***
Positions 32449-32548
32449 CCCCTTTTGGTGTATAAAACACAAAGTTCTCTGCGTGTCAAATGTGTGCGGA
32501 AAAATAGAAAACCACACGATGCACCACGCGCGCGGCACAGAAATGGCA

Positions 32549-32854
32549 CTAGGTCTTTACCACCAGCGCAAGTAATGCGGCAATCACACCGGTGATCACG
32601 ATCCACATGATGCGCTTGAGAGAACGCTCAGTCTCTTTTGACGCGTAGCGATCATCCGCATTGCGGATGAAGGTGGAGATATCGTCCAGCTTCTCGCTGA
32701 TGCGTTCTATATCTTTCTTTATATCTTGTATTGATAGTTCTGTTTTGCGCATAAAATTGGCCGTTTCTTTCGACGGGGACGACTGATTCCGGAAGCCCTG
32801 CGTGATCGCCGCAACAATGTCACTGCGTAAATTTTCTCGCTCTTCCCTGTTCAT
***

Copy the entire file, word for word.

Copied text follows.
Positions 32449-32548
32449 CCCCTTTTGGTGTATAAAACACAAAGTTCTCTGCGTGTCAAATGTGTGCGGA
32501 AAAATAGAAAACCACACGATGCACCACGCGCGCGGCACAGAAATGGCA

Positions 32549-32854
32549 CTAGGTCTTTACCACCAGCGCAAGTAATGCGGCAATCACACCGGTGATCACG
32601 ATCCACATGATGCGCTTGAGAGAACGCTCAGTCTCTTTTGACGCGTAGCGATCATCCGCATTGCGGATGAAGGTGGAGATATCGTCCAGCTTCTCGCTGA
32701 TGCGTTCTATATCTTTCTTTATATCTTGTATTGATAGTTCTGTTTTGCGCATAAAATTGGCCGTTTCTTTCGACGGGGACGACTGATTCCGGAAGCCCTG
32801 CGTGATCGCCGCAACAATGTCACTGCGTAAATTTTCTCGCTCTTCCCTGTTCAT